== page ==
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After the pictorial turn it is not surprising that political messages are more and more often presented in a visual form. We have been familiar with the representational power of political imagery since back in the renaissance – but today images do not necessarily mean paintings, but can refer to newer and newer manifestations: photographs, posters, selfies, logos, memes etc. Thanks to the internet and social media images can reach the masses in less than a second, thus, their potential for mobilizing people is incomparably bigger than that of a painting or a photograph in a printed newspaper. Today, the battle between great ideas is not only fought via texts or speeches on TV screens, the radio, or at lectures or public debates, but also through real and virtual images, or, through so called imagetexts. This paper tackles the image politics of the Romanian post-2016 anti-government popular resistance through some typical cases of imagetext: hashtags, symbols, videomapping, posters and some cases of visible space-occupation. These examples can present the anonymous (in some cases professional) artistic creativity, which helps the formation of a social solidarity and crystallizes the message of the resistance. The visual politics of resistance, easily observable at marches, strikes or demonstrations enforces solidarity through aesthetic pleasure.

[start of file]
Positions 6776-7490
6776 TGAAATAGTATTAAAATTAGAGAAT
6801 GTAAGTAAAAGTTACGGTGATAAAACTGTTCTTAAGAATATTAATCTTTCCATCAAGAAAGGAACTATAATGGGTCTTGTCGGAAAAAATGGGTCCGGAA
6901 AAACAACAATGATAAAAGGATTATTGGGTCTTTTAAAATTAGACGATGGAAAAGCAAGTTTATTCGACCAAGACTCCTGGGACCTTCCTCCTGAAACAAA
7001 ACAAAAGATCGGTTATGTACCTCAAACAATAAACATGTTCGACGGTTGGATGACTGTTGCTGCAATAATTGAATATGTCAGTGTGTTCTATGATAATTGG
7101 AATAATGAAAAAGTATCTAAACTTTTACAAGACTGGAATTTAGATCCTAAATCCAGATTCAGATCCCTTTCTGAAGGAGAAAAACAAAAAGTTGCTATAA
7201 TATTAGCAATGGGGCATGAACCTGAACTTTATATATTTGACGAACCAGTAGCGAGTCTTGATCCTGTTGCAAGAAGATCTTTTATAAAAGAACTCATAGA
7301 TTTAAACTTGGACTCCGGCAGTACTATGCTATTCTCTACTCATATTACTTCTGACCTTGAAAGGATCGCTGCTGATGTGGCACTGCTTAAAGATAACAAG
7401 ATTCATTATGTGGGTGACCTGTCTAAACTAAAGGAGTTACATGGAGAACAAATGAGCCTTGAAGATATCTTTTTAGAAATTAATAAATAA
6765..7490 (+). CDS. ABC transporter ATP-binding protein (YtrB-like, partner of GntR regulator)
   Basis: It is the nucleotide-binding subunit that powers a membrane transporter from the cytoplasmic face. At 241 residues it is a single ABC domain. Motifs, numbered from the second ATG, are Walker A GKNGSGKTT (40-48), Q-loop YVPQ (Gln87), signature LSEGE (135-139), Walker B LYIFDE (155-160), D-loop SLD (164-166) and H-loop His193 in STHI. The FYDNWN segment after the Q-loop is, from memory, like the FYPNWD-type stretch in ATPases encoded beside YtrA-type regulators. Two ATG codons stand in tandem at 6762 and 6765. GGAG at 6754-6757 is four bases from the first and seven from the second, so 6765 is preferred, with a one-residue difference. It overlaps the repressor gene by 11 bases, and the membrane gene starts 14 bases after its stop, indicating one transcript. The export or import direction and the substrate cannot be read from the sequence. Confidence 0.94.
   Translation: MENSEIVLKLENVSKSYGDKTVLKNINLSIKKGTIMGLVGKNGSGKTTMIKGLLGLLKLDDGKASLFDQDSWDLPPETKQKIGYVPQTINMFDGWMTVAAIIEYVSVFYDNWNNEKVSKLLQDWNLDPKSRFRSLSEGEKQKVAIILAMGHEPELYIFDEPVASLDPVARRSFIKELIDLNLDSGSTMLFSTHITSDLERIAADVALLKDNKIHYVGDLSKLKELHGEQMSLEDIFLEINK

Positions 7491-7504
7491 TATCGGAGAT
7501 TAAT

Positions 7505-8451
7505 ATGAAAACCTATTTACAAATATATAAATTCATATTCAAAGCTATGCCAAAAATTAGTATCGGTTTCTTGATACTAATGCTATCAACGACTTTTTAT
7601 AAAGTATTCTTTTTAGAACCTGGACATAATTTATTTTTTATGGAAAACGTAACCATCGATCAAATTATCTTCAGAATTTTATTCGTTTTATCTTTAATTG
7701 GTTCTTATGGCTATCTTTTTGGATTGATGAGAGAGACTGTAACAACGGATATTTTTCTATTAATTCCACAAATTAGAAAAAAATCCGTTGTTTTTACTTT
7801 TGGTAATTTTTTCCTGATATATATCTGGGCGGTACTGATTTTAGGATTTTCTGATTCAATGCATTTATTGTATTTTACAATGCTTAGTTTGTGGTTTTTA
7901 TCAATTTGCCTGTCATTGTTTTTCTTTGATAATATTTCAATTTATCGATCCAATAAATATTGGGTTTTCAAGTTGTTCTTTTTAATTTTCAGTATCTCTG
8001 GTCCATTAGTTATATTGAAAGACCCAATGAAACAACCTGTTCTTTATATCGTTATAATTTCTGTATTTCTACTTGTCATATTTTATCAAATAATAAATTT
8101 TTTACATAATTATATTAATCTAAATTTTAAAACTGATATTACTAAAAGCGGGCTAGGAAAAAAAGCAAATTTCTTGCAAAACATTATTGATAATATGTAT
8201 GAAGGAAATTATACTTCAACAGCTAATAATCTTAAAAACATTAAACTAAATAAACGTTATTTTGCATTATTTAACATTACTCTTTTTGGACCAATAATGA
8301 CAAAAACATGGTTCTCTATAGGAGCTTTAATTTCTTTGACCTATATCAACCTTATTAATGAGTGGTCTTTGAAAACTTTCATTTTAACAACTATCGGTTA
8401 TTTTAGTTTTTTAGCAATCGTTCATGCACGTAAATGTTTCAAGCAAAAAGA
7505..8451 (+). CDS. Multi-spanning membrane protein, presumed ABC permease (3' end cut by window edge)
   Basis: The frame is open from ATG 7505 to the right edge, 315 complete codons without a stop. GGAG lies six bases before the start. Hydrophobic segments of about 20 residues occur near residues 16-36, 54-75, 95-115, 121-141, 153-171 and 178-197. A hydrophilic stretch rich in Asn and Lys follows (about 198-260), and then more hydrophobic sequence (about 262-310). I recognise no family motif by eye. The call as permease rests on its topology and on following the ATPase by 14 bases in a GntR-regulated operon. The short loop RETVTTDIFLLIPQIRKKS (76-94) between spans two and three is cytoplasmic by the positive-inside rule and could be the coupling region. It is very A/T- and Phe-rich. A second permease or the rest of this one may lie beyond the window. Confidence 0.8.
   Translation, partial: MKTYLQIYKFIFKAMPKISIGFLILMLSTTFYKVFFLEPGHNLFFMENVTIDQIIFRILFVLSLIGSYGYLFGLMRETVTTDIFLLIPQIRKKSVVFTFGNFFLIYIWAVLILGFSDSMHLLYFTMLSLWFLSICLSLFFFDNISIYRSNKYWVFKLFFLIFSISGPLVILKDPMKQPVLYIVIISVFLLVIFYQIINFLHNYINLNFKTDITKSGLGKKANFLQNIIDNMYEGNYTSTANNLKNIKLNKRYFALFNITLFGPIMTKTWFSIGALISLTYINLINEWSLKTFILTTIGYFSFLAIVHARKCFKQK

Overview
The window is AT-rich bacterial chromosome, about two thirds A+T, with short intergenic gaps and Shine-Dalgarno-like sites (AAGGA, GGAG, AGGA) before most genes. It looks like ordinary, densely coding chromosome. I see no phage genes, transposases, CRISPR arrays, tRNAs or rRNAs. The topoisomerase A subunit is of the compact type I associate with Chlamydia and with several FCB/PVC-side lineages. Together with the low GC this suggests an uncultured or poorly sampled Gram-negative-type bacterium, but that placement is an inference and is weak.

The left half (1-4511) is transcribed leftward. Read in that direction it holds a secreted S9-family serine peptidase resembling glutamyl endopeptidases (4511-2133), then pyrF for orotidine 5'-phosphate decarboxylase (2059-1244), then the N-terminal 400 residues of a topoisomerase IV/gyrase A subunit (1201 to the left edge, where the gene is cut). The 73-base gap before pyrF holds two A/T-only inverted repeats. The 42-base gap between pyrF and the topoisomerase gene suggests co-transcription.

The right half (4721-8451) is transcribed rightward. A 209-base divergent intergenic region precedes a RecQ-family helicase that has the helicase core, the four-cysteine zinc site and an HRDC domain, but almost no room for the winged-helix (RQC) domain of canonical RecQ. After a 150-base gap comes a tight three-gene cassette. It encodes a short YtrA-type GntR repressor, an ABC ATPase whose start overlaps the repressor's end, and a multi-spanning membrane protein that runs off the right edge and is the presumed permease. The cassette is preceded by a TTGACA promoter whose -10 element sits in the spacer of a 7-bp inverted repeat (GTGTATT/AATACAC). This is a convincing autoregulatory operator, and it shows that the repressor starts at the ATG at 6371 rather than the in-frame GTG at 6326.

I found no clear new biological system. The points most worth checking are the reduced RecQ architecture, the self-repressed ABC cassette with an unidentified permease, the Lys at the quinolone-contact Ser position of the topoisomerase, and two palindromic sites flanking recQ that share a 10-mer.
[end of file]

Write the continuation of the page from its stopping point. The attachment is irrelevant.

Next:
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Gizela Horvath 1611
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